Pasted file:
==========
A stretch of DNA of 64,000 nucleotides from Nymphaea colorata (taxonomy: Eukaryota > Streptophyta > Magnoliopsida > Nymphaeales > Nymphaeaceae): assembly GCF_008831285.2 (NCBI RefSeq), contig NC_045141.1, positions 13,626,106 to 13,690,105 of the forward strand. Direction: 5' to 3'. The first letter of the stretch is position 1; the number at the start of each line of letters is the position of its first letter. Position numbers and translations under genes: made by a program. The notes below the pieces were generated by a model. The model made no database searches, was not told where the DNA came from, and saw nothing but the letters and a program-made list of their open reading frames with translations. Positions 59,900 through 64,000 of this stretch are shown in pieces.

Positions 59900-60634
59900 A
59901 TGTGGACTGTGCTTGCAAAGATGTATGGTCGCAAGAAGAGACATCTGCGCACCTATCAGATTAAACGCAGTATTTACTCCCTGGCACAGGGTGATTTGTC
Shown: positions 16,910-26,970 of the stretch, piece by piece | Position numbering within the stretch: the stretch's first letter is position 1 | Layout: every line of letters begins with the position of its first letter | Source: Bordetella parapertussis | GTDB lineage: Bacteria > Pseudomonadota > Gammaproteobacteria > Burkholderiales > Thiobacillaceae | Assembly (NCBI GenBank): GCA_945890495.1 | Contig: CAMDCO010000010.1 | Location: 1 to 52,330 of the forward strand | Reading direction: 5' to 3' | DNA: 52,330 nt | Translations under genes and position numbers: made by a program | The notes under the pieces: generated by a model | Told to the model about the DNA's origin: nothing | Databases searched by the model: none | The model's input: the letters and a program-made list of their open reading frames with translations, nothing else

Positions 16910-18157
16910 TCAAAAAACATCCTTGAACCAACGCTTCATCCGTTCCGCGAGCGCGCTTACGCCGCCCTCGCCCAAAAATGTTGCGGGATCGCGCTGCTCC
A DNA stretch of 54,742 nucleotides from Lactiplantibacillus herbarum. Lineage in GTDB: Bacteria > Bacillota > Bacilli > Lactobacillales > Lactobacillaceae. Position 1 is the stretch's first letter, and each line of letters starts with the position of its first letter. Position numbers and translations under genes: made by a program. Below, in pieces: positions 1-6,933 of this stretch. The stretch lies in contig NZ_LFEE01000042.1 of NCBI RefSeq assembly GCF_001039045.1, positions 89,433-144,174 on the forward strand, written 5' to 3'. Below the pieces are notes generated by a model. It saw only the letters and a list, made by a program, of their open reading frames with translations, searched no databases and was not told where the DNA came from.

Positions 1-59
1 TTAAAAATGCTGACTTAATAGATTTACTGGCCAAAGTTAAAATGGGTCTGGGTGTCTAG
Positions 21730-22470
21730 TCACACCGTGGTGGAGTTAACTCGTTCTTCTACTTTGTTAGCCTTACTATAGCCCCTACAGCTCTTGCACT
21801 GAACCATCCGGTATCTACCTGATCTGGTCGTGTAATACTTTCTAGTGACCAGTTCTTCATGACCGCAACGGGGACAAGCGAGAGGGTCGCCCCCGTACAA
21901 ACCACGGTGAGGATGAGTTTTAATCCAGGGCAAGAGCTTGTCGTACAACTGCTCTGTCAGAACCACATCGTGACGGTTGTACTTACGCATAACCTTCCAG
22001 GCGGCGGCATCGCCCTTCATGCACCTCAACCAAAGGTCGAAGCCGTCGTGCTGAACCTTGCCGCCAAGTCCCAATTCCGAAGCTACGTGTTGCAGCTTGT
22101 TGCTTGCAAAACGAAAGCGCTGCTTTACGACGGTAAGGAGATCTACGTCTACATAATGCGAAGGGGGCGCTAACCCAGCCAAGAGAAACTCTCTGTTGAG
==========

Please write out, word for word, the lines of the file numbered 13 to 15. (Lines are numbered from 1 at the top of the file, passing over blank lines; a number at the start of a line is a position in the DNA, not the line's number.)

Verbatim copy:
21801 GAACCATCCGGTATCTACCTGATCTGGTCGTGTAATACTTTCTAGTGACCAGTTCTTCATGACCGCAACGGGGACAAGCGAGAGGGTCGCCCCCGTACAA
21901 ACCACGGTGAGGATGAGTTTTAATCCAGGGCAAGAGCTTGTCGTACAACTGCTCTGTCAGAACCACATCGTGACGGTTGTACTTACGCATAACCTTCCAG
22001 GCGGCGGCATCGCCCTTCATGCACCTCAACCAAAGGTCGAAGCCGTCGTGCTGAACCTTGCCGCCAAGTCCCAATTCCGAAGCTACGTGTTGCAGCTTGT